Changing the Output Path in your Web Applications is a bad idea

<rational thinking>

Let’s assume we have a WebSite(the same issue applied to WebService btw) named WebApplication1. Now, we want to put its(the website’s) output files into some other directory (!= “bin” directory) for development reasons (working as part of a team with some sophisticated Source Safe). What’s the first thing you (and me) do? we use our “rational” programmer nature and Right-Click on the project->Properties->Build Tab->and changing the Output path to whatever we need.


(Instead of “bin\” we can write here “..\..\infrastructure” for example)

We then build the all thing and surprise surprise, the new output path contains all the dlls as expected. Awesome!
Satisfied with the greatness of Visual Studio .Net 2005, we now want to Publish the WebSite so we(or the QA) can play with it. “Think as a developer, think as a developer” I say to myself and Right-Click the WebSite project->Publish… A few really easy “decisions” and ~10 seconds later, VS.NET tells(it speaks to me, I swear) me that my site was published successfully.

Happy as a little girl with a new puppy, I enter my site: http://localhost/webapp1/Default.aspx and Oops!


The page can’t find its “code behind”(The class that it inherits from)! What the hack is going on here!?

Well, it turns out that the Publish process is not as smart as you may think it should be. Changing our Output path to another directory (!= “bin”) caused this all mess as the Publish process simply copy all the files from the bin directory into the new(Published) bin directory. No questions asked. The Publish algorithm do not check if you actually compile your dlls into another directory via Output path and taking it into account.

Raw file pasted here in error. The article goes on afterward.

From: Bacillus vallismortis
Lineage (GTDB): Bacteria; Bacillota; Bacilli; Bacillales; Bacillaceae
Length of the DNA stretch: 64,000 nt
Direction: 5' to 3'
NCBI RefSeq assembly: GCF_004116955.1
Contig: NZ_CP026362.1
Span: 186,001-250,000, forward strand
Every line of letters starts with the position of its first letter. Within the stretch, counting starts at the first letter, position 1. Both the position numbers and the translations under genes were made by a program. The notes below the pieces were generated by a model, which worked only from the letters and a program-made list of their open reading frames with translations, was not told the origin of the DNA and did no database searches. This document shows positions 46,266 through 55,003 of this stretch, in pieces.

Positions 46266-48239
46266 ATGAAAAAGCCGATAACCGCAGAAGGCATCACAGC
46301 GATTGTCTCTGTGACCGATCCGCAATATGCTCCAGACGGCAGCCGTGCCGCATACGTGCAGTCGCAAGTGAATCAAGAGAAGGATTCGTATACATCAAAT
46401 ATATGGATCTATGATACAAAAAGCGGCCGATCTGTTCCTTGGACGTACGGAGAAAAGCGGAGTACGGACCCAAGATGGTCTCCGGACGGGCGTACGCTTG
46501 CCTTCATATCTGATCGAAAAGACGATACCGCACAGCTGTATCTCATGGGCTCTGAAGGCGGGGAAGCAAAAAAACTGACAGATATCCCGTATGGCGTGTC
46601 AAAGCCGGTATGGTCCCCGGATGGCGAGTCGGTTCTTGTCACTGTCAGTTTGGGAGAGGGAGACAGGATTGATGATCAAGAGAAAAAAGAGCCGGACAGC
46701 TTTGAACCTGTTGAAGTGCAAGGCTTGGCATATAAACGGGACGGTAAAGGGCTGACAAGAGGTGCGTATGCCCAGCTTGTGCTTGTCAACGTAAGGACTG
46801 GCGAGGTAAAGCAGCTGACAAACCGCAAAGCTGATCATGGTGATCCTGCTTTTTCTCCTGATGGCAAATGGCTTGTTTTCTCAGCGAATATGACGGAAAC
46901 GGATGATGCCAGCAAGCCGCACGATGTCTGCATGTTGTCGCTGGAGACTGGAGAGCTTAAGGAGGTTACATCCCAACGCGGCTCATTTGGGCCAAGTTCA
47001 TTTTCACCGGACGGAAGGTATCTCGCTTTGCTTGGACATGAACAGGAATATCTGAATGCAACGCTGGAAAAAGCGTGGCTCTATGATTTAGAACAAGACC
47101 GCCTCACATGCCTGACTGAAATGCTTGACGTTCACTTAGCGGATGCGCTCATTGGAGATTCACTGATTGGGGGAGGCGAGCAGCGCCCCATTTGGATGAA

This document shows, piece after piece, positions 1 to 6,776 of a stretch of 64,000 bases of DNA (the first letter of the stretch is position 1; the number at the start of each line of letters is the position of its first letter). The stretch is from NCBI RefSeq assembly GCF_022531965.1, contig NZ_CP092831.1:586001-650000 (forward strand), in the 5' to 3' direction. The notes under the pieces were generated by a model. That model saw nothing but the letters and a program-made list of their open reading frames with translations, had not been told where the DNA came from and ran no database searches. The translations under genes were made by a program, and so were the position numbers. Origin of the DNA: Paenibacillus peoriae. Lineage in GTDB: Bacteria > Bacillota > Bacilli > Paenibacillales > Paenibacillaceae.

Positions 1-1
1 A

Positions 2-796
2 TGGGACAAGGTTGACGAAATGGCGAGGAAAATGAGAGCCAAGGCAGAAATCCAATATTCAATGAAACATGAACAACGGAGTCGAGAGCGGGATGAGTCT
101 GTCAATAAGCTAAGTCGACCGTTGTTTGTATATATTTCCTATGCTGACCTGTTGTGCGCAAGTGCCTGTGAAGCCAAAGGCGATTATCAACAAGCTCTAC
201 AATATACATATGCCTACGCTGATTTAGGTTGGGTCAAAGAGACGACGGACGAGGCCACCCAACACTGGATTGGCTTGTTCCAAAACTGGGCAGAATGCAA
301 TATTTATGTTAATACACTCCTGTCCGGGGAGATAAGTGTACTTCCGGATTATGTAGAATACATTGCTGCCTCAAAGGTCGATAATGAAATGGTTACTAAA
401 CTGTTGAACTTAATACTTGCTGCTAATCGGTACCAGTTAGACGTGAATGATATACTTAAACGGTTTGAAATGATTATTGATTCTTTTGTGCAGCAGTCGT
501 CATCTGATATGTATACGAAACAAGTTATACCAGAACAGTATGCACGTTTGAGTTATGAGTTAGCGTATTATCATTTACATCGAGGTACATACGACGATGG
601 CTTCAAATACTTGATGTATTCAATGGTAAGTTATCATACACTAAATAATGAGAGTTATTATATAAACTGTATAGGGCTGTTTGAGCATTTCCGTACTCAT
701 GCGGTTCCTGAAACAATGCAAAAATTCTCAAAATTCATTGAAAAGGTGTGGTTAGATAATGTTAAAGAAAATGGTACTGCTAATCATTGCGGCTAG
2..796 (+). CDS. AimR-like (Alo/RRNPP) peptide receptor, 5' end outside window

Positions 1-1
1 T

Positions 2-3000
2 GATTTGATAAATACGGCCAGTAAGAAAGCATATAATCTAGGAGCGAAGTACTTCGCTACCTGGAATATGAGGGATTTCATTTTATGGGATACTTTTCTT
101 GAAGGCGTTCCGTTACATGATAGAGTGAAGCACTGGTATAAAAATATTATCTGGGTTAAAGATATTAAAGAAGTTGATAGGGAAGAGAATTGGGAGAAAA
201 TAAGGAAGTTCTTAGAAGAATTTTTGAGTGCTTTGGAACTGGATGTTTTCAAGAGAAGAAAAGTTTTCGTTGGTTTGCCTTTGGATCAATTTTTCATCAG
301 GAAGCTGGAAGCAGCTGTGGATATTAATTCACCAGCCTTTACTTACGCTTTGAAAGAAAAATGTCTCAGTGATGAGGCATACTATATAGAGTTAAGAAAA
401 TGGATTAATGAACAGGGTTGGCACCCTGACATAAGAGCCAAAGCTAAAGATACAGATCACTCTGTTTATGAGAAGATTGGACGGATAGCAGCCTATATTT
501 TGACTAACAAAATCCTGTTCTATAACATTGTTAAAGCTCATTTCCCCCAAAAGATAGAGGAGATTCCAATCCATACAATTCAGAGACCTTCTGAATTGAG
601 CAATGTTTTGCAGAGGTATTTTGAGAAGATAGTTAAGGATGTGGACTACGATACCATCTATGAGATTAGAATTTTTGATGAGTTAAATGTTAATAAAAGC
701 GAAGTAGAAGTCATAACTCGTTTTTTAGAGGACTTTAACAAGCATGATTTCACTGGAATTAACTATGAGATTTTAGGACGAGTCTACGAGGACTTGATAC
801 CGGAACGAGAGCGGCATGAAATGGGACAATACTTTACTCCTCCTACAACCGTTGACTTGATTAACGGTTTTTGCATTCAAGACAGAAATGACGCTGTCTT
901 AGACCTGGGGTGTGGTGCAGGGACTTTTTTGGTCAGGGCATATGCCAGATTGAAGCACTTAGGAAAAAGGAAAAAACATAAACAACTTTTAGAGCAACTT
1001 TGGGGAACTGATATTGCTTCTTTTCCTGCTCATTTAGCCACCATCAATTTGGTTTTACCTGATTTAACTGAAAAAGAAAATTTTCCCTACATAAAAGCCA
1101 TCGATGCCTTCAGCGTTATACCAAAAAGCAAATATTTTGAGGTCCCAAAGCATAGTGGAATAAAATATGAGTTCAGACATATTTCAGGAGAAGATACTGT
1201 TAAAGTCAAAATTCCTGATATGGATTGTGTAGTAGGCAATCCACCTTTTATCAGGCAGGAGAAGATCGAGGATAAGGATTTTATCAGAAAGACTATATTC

</rational thinking>

<effective thinking>

Fortunately for us, the solution is pretty easy: define your Output path into the original location (“bin\”) and use the Build Events(post-build in this scenario) in order to copy the output files into your “infrastructure”(or whatever) directory like this:


(The command: xcopy /Y /S ${TargetDir}*.* ..\..\Infrastructure)

</effective thinking>

May it save you the 15 minutes it took me and my teammate Hagay to solve this one.


Oren Ellenbogen


2 thoughts on “Changing the Output Path in your Web Applications is a bad idea

  1. If your Build process works fine, and your Publish process doesn’t, I’d think that you’ll fix the Publish, not the Build.

    I do not use the Publish action altogether. Instead, I have scripts that do aspnet_compiler magic (and aspnet_merge) on the web application. You could simply include the ..\..Infra.. directory in the aspnet_compiler’s parameters.

  2. I agree that there should be a fix in the Publish, but I’m not sure that writing my own script is a good idea or cost effective. We are working with Web Application Project which do not use the aspnet_compiler so I would rather use MS tools in order to Build and Publish and my own custom script\MSBuild only for environment deployment.

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